Study Reveals Looting of Archaeological Sites as Massive Global Problem

Archaeologists report the issue of looting as widespread and frequent

Published on 4 January 2013

Author(s): Pop[ular Archaeology

Type:   No December 2012

Based on the results of a recently conducted global survey, pervasive looting at archaeological sites is broad based and frequent. The numbers suggest serious implications for the preservation of the world's cultural heritage and in understanding or rediscovering human history.

The survey, conducted by Blythe Bowman Proulx, assistant professor of criminal justice in the L. Douglas Wilder School of Government and Public Affairs at Virginia Commonwealth University, collected information through a structured questionnaire sent electronically to more than 14,400 field archaeologists throughout the world. The survey was designed to collect information about their personal experiences with looting at archaeological sites, with the objective of developing a picture of the nature, geographic scope, and frequency of looting and site destruction within local and global contexts. 
 

"Field archaeologists are in a position to observe looting firsthand," writes Proulx in her report, "whether the focus of their work is archaeological survey, excavation, post-excavation analysis, or site conservation and management. This alone makes them a significant source of information on looting and site destruction".[1] According to archaeologists and historians, the looting of archaeological sites is significant not so much for the loss of the artifacts themselves, but for the loss of information about the civilizations or human settlements they represent, as the real value of the looted items actually rests with what they say about the context, or ancient site, in which they were found.
 
Proulx received responses from 2,358 archaeologists around the world. Based on their feedback, looting activity occurred in 87% of the 118 countries that were reported as primary locations for archaeological fieldwork. Most respondents (97.9%) reported that looting was occurring in the general area or country where they conducted fieldwork, and "78.5% reported having had personal on-site experience with looting at some point during their careers". [1]
 
The looting and destruction of archaeological sites, particularly as a means to feed the illicit international trade and sale of antiquities, has been known to exist for centuries and has been the subject of numerous reports, books and articles for decades. The fact that it has been occurring is therefore no revelation to scholars and the public alike. Until now, however, a carefully designed measurement of its scope and frequency on a local and global scale has not been determined based on the experiences and observations of the people perhaps best positioned to inform -- the archaeologists.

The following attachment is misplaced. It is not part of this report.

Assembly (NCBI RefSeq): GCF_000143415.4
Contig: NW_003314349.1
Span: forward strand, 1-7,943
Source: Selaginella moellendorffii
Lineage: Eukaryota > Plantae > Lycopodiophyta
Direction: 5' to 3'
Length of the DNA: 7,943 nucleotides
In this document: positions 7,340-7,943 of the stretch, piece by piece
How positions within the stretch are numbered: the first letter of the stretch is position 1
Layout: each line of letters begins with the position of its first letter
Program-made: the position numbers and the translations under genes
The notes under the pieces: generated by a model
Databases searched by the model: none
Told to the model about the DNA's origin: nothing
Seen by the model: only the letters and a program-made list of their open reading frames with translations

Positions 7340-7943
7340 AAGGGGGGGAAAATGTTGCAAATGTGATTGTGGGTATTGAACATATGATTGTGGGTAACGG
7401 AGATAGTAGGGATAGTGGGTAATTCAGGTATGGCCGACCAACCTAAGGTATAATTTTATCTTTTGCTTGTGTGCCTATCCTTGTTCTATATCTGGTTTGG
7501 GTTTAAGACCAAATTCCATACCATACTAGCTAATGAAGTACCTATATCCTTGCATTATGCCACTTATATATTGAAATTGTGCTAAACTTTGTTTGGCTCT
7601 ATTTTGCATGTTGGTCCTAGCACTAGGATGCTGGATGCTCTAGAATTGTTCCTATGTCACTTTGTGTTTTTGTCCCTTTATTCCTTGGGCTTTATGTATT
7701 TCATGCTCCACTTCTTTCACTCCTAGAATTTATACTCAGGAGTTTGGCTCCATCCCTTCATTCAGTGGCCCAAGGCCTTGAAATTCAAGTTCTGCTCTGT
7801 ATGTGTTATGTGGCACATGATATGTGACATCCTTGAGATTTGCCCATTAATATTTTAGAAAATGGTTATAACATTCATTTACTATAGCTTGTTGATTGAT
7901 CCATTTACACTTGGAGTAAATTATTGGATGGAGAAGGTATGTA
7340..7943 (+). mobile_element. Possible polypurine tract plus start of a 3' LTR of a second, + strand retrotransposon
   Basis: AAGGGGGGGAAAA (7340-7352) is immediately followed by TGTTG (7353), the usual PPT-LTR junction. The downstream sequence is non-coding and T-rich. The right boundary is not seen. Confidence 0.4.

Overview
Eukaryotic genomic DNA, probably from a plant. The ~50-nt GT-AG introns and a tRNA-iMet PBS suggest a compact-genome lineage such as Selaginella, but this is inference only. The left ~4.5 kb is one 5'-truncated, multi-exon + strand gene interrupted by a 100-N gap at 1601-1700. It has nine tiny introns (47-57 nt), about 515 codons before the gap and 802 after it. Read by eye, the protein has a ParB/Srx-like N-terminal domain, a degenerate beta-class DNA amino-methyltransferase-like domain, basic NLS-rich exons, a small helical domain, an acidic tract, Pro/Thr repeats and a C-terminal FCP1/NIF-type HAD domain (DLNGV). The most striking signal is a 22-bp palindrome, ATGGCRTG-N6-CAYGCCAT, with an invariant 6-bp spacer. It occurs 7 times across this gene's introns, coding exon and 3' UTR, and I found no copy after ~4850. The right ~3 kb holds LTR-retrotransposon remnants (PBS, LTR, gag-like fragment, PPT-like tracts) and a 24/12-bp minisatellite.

Writes Proulx: "While there may be nothing especially groundbreaking about asking archaeologists to share their personal experiences with and opinions about archaeological site looting, this study’s design and sample make it innovative in its global scope, aim, and execution. Simply put, this study lends empirical support to the claim that looting is an iterative problem that is both globally and temporally pervasive, not confined to certain areas of the world or particular types of archaeological resources.........Looting—and, consequently, the role it may play in the antiquities trade—can no longer be dismissed as simply exaggerated, nor can concerns about looting be cast off as the mere products of scaremongering archaeologists with over-blown imaginations and thinly veiled preservationist agendas." [1]
 
The report, entitled Archaeological Site Looting in "Glocal" Perspective: Nature, Scope and Frequency, is published in the January 2013 issue of the American Journal of Archaeology as an open access forum article. As a continuation of the article, members of the public are invited to complete a similar survey about the looting of archaeological sites.

[1] Proulx, Blythe Bowman, Archaeological Site Looting in "Glocal" Perspective: Nature, Scope and Frequency, American Journal of Archaeology, January 2013 (117.1)

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